# A study on the stability of a hyperalimentation solution stored in a polyvinyl chloride plastic bag at 5 [plus-minus] 2Â° C. and 25 [plus-minus] 2Â° C. for 0, 9, 18, and 36 hours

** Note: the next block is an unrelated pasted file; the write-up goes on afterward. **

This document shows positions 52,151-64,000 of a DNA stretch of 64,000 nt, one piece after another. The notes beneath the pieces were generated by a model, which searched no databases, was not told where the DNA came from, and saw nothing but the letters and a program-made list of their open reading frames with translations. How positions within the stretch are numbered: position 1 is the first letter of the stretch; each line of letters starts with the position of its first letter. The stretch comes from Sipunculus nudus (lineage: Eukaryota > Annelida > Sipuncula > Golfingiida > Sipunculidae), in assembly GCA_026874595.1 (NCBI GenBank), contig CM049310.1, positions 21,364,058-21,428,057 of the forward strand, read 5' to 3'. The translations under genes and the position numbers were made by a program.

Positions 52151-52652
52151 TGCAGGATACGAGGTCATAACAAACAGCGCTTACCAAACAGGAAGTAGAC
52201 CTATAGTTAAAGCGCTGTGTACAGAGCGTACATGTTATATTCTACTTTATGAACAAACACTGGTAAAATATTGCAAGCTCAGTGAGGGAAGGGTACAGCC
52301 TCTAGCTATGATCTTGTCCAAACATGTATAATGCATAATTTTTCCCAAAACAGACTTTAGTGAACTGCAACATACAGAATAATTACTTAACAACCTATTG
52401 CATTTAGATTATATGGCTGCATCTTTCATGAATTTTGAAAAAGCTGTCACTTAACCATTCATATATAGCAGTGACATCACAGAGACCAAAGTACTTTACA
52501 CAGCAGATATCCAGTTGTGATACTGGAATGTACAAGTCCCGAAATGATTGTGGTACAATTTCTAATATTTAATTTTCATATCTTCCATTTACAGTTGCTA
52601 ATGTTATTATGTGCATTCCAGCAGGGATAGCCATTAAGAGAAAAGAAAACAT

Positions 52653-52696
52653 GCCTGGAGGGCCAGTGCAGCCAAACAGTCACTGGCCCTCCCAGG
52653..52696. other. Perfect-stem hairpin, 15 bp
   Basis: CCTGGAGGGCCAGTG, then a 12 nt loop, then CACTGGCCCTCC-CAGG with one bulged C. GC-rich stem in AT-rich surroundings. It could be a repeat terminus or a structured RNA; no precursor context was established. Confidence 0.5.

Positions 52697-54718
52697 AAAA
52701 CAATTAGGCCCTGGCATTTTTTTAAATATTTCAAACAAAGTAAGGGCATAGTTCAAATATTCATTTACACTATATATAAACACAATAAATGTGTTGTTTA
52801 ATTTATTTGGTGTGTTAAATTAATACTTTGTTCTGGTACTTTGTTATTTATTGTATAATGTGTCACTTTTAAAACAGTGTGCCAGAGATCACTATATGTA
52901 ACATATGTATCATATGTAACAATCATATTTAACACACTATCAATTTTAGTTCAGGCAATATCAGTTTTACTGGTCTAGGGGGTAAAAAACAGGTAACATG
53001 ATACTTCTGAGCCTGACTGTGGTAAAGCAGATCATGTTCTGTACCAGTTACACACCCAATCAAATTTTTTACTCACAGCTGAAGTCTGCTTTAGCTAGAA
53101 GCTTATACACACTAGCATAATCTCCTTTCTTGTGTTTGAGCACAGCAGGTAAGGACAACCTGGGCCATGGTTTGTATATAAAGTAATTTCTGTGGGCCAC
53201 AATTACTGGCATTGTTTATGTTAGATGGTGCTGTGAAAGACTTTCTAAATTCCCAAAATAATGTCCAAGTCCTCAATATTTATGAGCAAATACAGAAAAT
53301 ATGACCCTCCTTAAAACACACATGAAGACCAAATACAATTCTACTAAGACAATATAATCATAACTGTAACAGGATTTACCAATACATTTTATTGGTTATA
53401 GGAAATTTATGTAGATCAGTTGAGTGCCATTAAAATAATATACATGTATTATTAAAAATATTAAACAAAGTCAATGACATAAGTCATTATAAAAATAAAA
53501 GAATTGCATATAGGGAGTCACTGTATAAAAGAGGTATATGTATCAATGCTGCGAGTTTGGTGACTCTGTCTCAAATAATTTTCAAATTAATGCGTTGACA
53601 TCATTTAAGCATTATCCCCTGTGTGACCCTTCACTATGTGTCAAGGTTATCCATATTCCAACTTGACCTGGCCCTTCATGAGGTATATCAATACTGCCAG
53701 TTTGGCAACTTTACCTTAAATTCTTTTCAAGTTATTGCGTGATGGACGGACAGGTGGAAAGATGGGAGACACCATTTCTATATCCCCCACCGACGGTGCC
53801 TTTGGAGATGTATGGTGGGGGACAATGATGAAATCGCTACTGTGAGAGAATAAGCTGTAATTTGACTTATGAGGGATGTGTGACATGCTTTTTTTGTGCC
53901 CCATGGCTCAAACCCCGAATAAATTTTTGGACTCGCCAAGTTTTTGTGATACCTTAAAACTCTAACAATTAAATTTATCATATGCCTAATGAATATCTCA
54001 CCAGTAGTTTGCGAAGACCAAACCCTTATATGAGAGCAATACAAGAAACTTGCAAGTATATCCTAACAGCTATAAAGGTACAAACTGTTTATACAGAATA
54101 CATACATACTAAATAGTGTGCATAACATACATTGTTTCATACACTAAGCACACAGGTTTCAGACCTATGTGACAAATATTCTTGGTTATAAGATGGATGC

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In the past thirty years there has been an ever increasing use of hyperalimentation solutions. The stability of these hyperalimentation solutions has been of interest to the medical professions. Recently these hyperalimentation solutions have been dispensed and stored, for various lengths of time, in polyvinyl chloride plastic bags. Many investigators have studied the changes that can and/or do occur when medicinal agents are stored in polyvinyl chloride plastics. Hyperalimentation solutions vary in formulation but many consist of four basic ingredients: protein hydrolysate, glucose, sodium chloride, and potassium chloride. The objective of this research was to explore the possibility of reactions which can and/or do occur in a polyvinyl chloride plastic bag when a hyperalimentation solution is stored in it. The solution studied was one which is often prescribed at the Veterans Adminlstration Hospital, Houston, Texas. It was stored at 5 [plus-minus] 2Â° C. and 25 [plus-minus] 2Â° C. for 0, 9, 18, and 36 hours. The analyses performed on the hyperalimentation solution at each storage time interval were: nitrogen content, chloride ion content, glucose content, pH, and. light transmittance. Nitrogen content appeared to decrease in the solution stored at 5 [plus-minus] 2Â° C. and 25 [plus-minus] 2Â° C. for 9, 18, and 36 hours. There appeared to be a greater decrease in nitrogen content in the hyperalimentation solution stored at 25 [plus-minus] 2Â° C. There appeared to be a decrease in chloride ion content in the hyperalimentation solution stored at 5 [plus-minus] 2Â° C. and 25 [plus-minus] 2Â° C. for 9 hours, but an increase in chloride ion content stored at 5 [plus-minus] 2Â° C. and 25 [plus-minus] 2Â° C. for 13 and 36 hours. The glucose content of the hyperalimentation solution appeared to decrease after the 9 hour storage time interval at 5 [plus-minus] 2Â° C. and at 25 [plus-minus] 2Â° C. The glucose content appeared to increase after the 18 and 36 hour storage time interval. The pH of the hyperalimentation solution stored at 5 [plus-minus] 2Â° C. appeared to increase but there was no change in the solution stored at 25 [plus-minus] 2Â° C. Per cent light transmittance appeared to decrease with the storage time interval in the solutions stored at 25 [plus-minus] 2Â° C., but there was little or no change in the solution stored at 5 [plus-minus] 2Â° C. A two-way analysis of variance indicated all the changes which occurred within the hyperalimentation solution were statistically significant using a significance level of 0.05. These statistical differences, however, may not necessarily be clinically significant.